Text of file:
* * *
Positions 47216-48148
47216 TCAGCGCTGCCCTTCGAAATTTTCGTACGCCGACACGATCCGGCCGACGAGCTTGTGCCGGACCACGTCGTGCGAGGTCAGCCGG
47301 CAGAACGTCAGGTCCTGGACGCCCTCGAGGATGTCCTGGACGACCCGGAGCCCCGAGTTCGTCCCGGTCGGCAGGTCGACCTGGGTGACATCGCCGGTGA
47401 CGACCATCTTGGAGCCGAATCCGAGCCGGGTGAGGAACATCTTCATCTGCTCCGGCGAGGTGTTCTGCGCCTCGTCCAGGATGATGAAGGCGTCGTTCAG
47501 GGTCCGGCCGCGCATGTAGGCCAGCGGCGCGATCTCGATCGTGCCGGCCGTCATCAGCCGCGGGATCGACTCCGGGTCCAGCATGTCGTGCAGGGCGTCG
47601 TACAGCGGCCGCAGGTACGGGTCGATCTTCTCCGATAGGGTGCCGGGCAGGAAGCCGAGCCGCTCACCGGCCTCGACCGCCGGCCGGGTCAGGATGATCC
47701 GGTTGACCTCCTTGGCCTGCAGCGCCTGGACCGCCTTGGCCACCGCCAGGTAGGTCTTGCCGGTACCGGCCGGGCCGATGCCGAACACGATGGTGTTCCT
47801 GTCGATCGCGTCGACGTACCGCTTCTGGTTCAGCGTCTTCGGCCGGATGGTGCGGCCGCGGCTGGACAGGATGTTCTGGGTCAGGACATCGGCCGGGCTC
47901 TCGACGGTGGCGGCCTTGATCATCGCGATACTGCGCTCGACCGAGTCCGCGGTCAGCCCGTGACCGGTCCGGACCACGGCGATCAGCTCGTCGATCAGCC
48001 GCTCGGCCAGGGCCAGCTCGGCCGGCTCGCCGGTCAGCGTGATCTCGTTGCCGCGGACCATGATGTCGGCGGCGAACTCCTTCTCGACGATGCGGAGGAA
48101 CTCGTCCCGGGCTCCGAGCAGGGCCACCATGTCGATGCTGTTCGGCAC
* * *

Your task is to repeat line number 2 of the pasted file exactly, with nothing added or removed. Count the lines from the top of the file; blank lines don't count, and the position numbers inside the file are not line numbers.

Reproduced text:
47216 TCAGCGCTGCCCTTCGAAATTTTCGTACGCCGACACGATCCGGCCGACGAGCTTGTGCCGGACCACGTCGTGCGAGGTCAGCCGG